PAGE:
Well that was a bit of a shock. In the absence of exit polls I was looking at what the betting markets were doing – all the money seemed to be piling in on shortening odds for Remain. The Bookies will have done well out of yesterday’s result.
For the moment, I will focus on farm subsidies as this is a huge change – the biggest change as far as nature in Britain is concerned. I have written previously on a number of occasions critiquing the sort of things that the Leave side have been saying, about what a post-Brexit farm subsidy system would look like. Now we will have the chance to find out whether anything they claimed will actually happen.
What would a farm subsidy system look like that would really help nature? Firstly, the idea that landowners receive a subsidy just for owning farm land (artfully attacked by George Monbiot yesterday) must go.
Payments should only be made where direct public benefits are created. Food production per se is not a public benefit, at the farm level. This is simply because the farmer can sell the food to whoever they wish, and that means it may end up in China, not here. Public benefits would include preventative measures such as protecting high value nature where it still occurs on farmland (those precious few places), reducing or eliminating the pollution of rivers and the sea by farm effluent and pesticides, conserving soils (and their carbon) improving animal welfare etc; and positive measures such as creating new wildlife habitats (including rewilding), encouraging people to come to farms to experience nature etc.
Regulation is absolutely essential to underpin the payments system. Growing crops like Maize near to rivers should just be banned. I have previously suggested a “polluter pays” approach for environmentally damaging crops, so farmers would have to pay extra if they wanted to grow them, this money being used to directly ameliorate the impacts they have on the environment. I think it would be worth looking at. Farmers hated the CAP-drive cross compliance process, and yet it was mostly toothless. But it’s inevitable that there will need to be a system to check that any money spent on farm subsidies is spent on public benefits, so this is an opportunity to design one that is not onerous on farmers, and also works as far as checking compliance goes.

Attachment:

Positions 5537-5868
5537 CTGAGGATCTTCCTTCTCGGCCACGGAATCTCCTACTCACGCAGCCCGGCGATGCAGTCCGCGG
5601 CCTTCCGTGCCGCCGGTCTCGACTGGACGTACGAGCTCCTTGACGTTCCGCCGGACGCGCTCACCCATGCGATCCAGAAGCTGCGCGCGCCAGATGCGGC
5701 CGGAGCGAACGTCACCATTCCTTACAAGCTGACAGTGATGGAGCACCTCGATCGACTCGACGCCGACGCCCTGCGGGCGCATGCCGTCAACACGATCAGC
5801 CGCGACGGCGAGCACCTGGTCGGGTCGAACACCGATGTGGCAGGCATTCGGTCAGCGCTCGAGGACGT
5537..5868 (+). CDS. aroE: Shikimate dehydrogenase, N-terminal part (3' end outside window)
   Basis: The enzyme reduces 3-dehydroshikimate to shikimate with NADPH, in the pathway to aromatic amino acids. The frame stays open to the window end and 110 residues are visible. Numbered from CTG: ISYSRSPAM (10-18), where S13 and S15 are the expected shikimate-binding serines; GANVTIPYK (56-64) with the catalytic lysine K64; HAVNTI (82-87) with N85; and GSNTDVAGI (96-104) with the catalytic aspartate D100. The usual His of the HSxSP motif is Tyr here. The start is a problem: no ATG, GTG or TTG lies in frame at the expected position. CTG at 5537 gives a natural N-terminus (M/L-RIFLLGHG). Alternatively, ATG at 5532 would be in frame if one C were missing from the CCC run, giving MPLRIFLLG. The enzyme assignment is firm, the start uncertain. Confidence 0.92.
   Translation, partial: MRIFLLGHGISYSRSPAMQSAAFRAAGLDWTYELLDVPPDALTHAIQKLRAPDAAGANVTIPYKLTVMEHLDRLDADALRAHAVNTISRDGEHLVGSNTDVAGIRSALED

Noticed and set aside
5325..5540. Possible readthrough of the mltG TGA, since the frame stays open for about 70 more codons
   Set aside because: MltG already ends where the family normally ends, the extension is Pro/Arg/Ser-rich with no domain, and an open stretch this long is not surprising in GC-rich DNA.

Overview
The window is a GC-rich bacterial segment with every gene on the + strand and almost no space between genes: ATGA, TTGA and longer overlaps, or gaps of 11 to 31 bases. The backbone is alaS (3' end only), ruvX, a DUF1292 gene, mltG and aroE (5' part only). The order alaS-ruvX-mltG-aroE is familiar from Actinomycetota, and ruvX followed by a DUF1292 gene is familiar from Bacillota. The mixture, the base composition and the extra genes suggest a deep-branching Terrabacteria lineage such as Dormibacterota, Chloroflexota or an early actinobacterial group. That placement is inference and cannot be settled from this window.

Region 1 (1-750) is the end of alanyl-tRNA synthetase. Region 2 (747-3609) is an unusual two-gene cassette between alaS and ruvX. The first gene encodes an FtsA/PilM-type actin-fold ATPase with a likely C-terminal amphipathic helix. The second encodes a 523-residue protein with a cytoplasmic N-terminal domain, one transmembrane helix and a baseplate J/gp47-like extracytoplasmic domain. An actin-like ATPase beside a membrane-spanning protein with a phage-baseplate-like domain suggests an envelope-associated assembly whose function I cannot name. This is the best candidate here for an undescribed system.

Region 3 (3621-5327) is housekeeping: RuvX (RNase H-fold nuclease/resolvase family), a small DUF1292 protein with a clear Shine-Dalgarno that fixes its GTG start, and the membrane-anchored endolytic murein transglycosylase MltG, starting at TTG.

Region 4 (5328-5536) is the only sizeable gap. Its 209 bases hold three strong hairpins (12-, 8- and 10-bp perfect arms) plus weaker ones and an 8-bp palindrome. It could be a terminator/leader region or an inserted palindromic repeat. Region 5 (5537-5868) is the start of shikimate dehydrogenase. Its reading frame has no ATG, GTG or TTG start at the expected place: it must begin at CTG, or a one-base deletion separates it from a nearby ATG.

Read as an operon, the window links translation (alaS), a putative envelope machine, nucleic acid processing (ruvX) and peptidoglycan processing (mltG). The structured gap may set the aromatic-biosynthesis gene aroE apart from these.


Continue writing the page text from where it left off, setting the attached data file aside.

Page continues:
The system needs to recognise that landscape features on farms are already delivering public benefit and deserve support, as opposed to the crazy system that the EC had adopted of mapping out every single tiny “ineligible feature”, forcing farmers to destroy scrub, hedgerows and ponds, in order to claim subsidy. I’d turn the whole thing on its head and start by recognising that farmers who have lots of landscape features receive a payment for maintaining them.
There’s a great danger that production subsidies will return, particularly headage payments in the uplands. This would be a disaster and all calls must be resisted.Without CAP subsidies many upland farms will be simply uneconomic. If sheep farmers left the hills, what would happen? The ensuing vacuum might draw in large scale afforestation, for example. This would be good if it was a mix of trees which benefitted nature, but obviously not if it was just serried rank of conifers. So lobbying is needed to make sure it’s the former rather than the latter. And we are not living in the 1950s, the Forestry Commission is a very different beast and I think it highly unlikely that they would support a return to mass conifer afforestation of the hills.
There will also be calls for “payments for ecosystem services”, using a natural capital approach, where every item is costed on some spurious basis – £25 for bee habitat, £50 to store floodwater. This should also be resisted. Farmers do deserve public support where they deliver public benefit, but area payments are the best and simplest approach to providing that support. The most public benefit (eg if land is recognised as having high value for nature – as an SSSI) should be paid the highest amount.
What about agri-environment schemes? Bearing in mind it’s inevitable that there will be much less money available for farm support, any funding directed to agri-environment schemes will need to be spent very carefully. Obviously funding is needed to support the management of high nature value sites like SSSIs and other valuable sites, many of which need restoration. Creating new habitat should be supported to:
- Expanding an existing small area with high value for nature, for example to increase the chances of a threatened species surviving, or to make management more economically viable (eg creating new areas of meadow around an existing fragment)
- Supporting landscape-scale restoration in areas where nature is still found at the landscape-scale. Further support for Nature Improvement Areas would do this.
- Support for creating habitats near urban areas to enable people to visit and experience nature near where they live (ideally in walking or cycling distance).
- Support for large new near-rewilding or rewilding projects, such as Ennerdale or Knepp.
In truth though I think the pot of money for agri-environment will be small. Other sources of funding may well be needed.
I may return to other issues later, but I may just go for a very long walk.